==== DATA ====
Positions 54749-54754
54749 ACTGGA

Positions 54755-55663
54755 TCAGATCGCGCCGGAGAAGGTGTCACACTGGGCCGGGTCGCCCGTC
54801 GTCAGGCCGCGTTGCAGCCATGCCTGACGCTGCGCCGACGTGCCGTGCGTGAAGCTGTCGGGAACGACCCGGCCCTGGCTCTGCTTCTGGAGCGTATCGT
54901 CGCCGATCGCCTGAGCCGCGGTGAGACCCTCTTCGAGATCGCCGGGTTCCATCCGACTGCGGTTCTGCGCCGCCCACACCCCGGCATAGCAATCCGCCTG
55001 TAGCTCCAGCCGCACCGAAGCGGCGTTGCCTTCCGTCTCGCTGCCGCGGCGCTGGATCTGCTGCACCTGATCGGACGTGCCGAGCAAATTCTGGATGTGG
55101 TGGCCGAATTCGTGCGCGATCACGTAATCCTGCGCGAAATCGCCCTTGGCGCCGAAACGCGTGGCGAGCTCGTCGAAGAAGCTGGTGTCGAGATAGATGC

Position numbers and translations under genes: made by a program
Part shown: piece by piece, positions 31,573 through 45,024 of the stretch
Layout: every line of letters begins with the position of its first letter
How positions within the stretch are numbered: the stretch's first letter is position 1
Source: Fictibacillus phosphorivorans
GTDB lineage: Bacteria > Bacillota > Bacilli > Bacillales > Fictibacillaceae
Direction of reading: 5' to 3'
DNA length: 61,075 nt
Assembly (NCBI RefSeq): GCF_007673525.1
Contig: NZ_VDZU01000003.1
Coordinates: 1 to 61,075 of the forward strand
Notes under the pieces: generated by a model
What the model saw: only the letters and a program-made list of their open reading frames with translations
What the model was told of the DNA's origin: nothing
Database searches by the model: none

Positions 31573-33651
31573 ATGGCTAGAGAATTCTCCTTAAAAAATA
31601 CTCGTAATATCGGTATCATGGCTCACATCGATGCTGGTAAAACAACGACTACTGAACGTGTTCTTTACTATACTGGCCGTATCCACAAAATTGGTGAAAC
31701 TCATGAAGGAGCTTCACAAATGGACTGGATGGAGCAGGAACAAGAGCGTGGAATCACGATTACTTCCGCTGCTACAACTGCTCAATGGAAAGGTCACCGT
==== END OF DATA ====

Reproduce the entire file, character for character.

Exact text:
Positions 54749-54754
54749 ACTGGA

Positions 54755-55663
54755 TCAGATCGCGCCGGAGAAGGTGTCACACTGGGCCGGGTCGCCCGTC
54801 GTCAGGCCGCGTTGCAGCCATGCCTGACGCTGCGCCGACGTGCCGTGCGTGAAGCTGTCGGGAACGACCCGGCCCTGGCTCTGCTTCTGGAGCGTATCGT
54901 CGCCGATCGCCTGAGCCGCGGTGAGACCCTCTTCGAGATCGCCGGGTTCCATCCGACTGCGGTTCTGCGCCGCCCACACCCCGGCATAGCAATCCGCCTG
55001 TAGCTCCAGCCGCACCGAAGCGGCGTTGCCTTCCGTCTCGCTGCCGCGGCGCTGGATCTGCTGCACCTGATCGGACGTGCCGAGCAAATTCTGGATGTGG
55101 TGGCCGAATTCGTGCGCGATCACGTAATCCTGCGCGAAATCGCCCTTGGCGCCGAAACGCGTGGCGAGCTCGTCGAAGAAGCTGGTGTCGAGATAGATGC

Position numbers and translations under genes: made by a program
Part shown: piece by piece, positions 31,573 through 45,024 of the stretch
Layout: every line of letters begins with the position of its first letter
How positions within the stretch are numbered: the stretch's first letter is position 1
Source: Fictibacillus phosphorivorans
GTDB lineage: Bacteria > Bacillota > Bacilli > Bacillales > Fictibacillaceae
Direction of reading: 5' to 3'
DNA length: 61,075 nt
Assembly (NCBI RefSeq): GCF_007673525.1
Contig: NZ_VDZU01000003.1
Coordinates: 1 to 61,075 of the forward strand
Notes under the pieces: generated by a model
What the model saw: only the letters and a program-made list of their open reading frames with translations
What the model was told of the DNA's origin: nothing
Database searches by the model: none

Positions 31573-33651
31573 ATGGCTAGAGAATTCTCCTTAAAAAATA
31601 CTCGTAATATCGGTATCATGGCTCACATCGATGCTGGTAAAACAACGACTACTGAACGTGTTCTTTACTATACTGGCCGTATCCACAAAATTGGTGAAAC
31701 TCATGAAGGAGCTTCACAAATGGACTGGATGGAGCAGGAACAAGAGCGTGGAATCACGATTACTTCCGCTGCTACAACTGCTCAATGGAAAGGTCACCGT